Top recommendations for how to get your baby to sleep
Gentle movement and song
1. Rock your baby in a baby swing or hold him and rock him in a rocking chair.
2. Take your baby for a drive in his car seat. As with #1 above, you might find that various forms of movement can lull your baby to sleep.
3. Sing a lullaby or play a soft lullaby on the radio. You can try the music in a mobile but might find that many mobiles have a preset volume and the music can be more stimulating than calming for the baby even though the mobiles are often marketed to help aid your baby in falling asleep.
Warmth and comfort
4. Dim the lights and block out all noise excluding some gentle music as noted in #3.
5. Keep your baby warm and cozy. Remember that if you are comfortable, your baby will be comfortable too so prevent overheating by not dressing your baby in too many layers and by not using too many blankets. Nevertheless, keep the baby warm just not too warm. The warmth will help the baby sleep.
Baby still adjusting to being outside of the womb
6. Naturally, a baby especially a newborn baby often looks for things that mimic the womb. Do not be surprised if your baby even wants to sleep in the fetal position in the beginning. You might notice the baby crossing his legs as a fetus does in the womb. The sixth recommendation is to hold your baby against your chest and let him feel your heartbeat. The sound and vibration will help him to sleep.
7. When you can't hold your baby to your chest, the gentle ticking of a clock has been known to have a similar effect of the heartbeat in getting the baby to sleep. Try placing a ticking clock in your baby's nursery.
8. In the womb, the baby typically experiences a bit of a whooshing noise that is constant and not unlike the sound of a vacuum cleaner or hair dryer. Contradictory to the earlier suggestion to block out all noise, some say that turning on a hair dryer for a short time nearby can actually help the baby to fall asleep or at least stop crying if he or she is crying. See more in my upcoming article about how to get a baby to stop crying.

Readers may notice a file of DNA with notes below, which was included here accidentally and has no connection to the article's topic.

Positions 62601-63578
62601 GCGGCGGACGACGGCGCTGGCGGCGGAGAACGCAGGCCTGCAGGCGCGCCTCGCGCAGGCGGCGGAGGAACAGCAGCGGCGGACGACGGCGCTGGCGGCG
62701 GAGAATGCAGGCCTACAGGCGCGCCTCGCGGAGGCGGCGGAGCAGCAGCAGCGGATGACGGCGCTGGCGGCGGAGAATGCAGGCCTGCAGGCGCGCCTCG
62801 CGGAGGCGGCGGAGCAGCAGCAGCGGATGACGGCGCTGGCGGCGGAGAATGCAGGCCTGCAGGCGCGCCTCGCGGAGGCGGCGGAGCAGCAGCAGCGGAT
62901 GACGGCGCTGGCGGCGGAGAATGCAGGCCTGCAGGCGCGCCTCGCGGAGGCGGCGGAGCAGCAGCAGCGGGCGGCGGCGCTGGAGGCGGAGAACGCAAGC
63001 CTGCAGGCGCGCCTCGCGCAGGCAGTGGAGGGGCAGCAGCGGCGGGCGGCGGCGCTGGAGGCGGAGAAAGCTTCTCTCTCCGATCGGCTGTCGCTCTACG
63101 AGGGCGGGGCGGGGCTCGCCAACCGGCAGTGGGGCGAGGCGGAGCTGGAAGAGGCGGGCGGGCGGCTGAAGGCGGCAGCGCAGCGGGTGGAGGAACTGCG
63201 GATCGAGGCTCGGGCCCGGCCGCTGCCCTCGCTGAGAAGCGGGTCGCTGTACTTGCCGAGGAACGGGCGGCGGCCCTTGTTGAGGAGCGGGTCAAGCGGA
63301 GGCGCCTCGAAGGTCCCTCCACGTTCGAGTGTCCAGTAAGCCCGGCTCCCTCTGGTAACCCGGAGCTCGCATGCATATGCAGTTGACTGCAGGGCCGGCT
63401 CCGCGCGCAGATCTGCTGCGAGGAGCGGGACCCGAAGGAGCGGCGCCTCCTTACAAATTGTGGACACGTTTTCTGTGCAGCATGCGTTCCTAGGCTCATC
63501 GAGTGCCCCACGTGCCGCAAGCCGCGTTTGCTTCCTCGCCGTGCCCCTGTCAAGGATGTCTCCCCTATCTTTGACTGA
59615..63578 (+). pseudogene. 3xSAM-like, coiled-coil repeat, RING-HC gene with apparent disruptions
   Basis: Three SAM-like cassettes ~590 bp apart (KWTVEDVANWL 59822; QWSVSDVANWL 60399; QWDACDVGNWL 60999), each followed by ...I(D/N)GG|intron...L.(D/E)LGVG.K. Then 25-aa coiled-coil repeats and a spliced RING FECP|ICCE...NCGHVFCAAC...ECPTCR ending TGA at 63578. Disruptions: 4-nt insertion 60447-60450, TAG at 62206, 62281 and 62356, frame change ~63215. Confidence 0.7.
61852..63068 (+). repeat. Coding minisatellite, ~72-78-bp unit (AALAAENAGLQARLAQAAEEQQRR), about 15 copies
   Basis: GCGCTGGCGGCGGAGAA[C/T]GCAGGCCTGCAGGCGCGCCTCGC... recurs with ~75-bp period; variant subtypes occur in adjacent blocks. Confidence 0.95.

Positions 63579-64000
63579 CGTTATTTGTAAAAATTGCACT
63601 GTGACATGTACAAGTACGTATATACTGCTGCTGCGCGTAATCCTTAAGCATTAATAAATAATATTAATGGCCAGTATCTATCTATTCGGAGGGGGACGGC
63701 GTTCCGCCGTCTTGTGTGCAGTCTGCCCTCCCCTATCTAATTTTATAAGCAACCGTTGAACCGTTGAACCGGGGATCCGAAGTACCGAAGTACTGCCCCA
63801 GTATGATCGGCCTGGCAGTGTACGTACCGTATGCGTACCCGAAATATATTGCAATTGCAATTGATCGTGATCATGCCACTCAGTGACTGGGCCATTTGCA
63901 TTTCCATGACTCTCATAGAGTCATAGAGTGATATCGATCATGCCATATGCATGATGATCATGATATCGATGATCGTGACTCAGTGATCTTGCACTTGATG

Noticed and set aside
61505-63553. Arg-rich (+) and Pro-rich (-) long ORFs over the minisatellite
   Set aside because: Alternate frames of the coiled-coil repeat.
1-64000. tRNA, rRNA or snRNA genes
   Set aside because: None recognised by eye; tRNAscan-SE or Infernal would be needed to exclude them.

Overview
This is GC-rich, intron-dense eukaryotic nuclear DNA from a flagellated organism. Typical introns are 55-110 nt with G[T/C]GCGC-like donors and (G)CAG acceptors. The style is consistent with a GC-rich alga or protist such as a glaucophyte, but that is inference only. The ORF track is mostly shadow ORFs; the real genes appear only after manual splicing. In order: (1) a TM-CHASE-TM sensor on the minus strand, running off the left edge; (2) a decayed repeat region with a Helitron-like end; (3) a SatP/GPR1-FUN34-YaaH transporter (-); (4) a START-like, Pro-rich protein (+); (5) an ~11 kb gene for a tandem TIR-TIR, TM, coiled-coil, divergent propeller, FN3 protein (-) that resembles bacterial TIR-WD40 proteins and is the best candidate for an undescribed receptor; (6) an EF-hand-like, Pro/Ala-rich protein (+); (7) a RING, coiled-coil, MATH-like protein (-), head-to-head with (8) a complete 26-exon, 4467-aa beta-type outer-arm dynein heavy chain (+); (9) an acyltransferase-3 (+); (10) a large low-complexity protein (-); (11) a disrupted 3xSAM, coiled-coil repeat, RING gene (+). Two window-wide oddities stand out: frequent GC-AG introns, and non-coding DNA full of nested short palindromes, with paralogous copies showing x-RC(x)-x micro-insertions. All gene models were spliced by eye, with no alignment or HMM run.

9. Swaddle your baby. Many blankets are especially made for swaddling or you can take a regular receiving blanket and shape it into a swaddler. This will help your baby to remain still while sleeping. For the first several weeks after the baby is born, he or she will exhibit the startle reflex, suddenly kicking the legs up and/or throwing the arms up sometimes while sleeping and not necessarily because of being disturbed by a noise or other environmental factor. This startle reflex can cause the baby to awaken very suddenly and waking up like that can make the baby cry. Swaddling the baby helps to prevent this.
Be careful to follow all recommendations and indications when swaddling a baby. The blankets that are specifically swaddlers typically have a very precise set of instructions on their packaging. You want to be sure that the swaddle is a perfect fit and not too big to allow the baby to move arms around underneath and possible lift material to cover the face.
Following the proper swaddle blanket recommendations is instrumental for preventing suffocation or a condition often categorized as SIDS (sudden infant death syndrome). In many states, SIDS is still categorized as a death by unknown cause but much research links it to the possibility of suffocation when a baby's nose and mouth have been covered by blankets while sleeping or when the air source is obstructed for a baby sleeping on his stomach. Babies must always sleep on their backs.
Fed and changed
10. Make sure your baby has been well fed and burped. Hunger and discomfort from not being properly burped can both prevent sleep.
11. Change the diaper right before putting the baby down to sleep. This will ensure the baby's comfort and also prevent leaks.
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